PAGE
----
It’s not often that a personnel announcement – even at the highest levels – has the kind of instant impact on a company’s stock than did the one made Tuesday by publishing and personalization software vendor Vignette
There it was, however, a 34.5% one-day gain to $6.94 per share, fueled by news that Vignette had lured away Siebel Systems’
senior VP of sales to become its president and chief operating officer.
Sure, the entire market rode a strong wave Tuesday, with the Nasdaq climbing 2.87% and internet.com’s Internet Stock Index, or ISDEX, gaining 6.0%. But VIGN blew away every other tech ticker on Tuesday, easily eclipsing the 26% spike enjoyed Monday by Amazon.com following an unfounded report that the e-tail giant was in alliance talks with Wal-Mart.
Are investors over-reacting to Vignette’s hiring of highly regarded Thomas Hogan, who spent nearly two decades in various executive posts at IBM before joining Siebel less than two years ago?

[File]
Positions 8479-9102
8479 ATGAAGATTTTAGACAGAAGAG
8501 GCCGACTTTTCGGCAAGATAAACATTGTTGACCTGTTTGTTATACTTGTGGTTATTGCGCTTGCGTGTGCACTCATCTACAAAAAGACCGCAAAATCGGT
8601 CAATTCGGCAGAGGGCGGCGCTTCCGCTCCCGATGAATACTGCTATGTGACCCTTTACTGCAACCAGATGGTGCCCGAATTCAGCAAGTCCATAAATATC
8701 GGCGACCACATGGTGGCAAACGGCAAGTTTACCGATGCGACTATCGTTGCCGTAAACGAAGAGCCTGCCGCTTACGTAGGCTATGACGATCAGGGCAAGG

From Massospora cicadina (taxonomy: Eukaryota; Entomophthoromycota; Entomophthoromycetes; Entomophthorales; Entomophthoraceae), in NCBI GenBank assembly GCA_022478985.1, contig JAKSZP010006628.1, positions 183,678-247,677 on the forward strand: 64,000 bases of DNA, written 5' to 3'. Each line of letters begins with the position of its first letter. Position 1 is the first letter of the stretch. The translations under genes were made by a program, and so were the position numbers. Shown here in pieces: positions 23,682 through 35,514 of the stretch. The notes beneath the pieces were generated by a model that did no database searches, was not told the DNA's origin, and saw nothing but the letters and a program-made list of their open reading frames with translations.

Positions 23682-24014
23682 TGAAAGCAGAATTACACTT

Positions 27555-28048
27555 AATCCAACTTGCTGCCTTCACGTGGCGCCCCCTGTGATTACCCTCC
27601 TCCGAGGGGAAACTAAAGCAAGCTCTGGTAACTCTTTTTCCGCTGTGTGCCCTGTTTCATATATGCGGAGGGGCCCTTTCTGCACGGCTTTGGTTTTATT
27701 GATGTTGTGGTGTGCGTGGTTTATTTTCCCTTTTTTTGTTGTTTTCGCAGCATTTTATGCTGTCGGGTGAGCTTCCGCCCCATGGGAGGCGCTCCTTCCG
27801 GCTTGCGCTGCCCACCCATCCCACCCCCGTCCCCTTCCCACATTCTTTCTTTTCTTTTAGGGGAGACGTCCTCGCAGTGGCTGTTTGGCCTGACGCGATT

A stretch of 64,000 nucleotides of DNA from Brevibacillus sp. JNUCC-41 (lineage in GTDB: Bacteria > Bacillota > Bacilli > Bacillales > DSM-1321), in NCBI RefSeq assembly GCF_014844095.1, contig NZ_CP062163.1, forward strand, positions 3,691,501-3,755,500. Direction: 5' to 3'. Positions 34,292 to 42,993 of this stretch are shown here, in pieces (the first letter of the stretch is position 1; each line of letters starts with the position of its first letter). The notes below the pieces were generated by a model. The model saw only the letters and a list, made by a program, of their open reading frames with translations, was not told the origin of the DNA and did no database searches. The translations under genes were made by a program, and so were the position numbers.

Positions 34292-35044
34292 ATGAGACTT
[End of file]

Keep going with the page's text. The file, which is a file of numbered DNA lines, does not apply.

Absolutely. While Hogan may be good, he can’t do a whole lot to alleviate the main source of Vignette’s recent woes – a slowdown that is gripping the entire economy. Indeed, based on the delirious market reaction, you’d think VIGN had hired Alan Greenspan. Or Hulk Hogan.
It should be noted that, under Hogan’s watch, Seibel more than doubled sales in the fourth quarter and said in late January that Q1 sales might even exceed forecasts. You haven’t heard that from an Internet company lately. Saying it and doing it, though, are two different things.
Hogan has his work cut out for him in his new job. Vignette announced on Jan. 17 that it would post a loss in the first quarter and lay off 15% of its workforce. The company, which makes e-commerce and publishing software for companies with Web sites, said customers are holding back on orders and forecast a net profit for the year of 9 cents per share, or 2 cents lower than previous predictions.
Then there’s Vignette’s battered stock. Even with Tuesday’s huge gain, VIGN shares already are down 61.4% this year. Since last March 10, when shares hit its all-time high of $100.67, Vignette has plunged 93.1%.
It’s doubtful Hogan can work much magic on the ticker side of things, given that SEBL has nosedived 75.8% in the past four months, including 57.1% this year alone. (SEBL fell 13.8% on Tuesday in response to Hogan’s departure.) Siebel also was one of many business software companies to be hit with a slew of downgrades last week after database giant Oracle missed Q3 forecasts.
Look for Vignette to give back much of Tuesday’s gains in the next few days after Hogan euphoria wears off and investors realize we’re still in a downturn.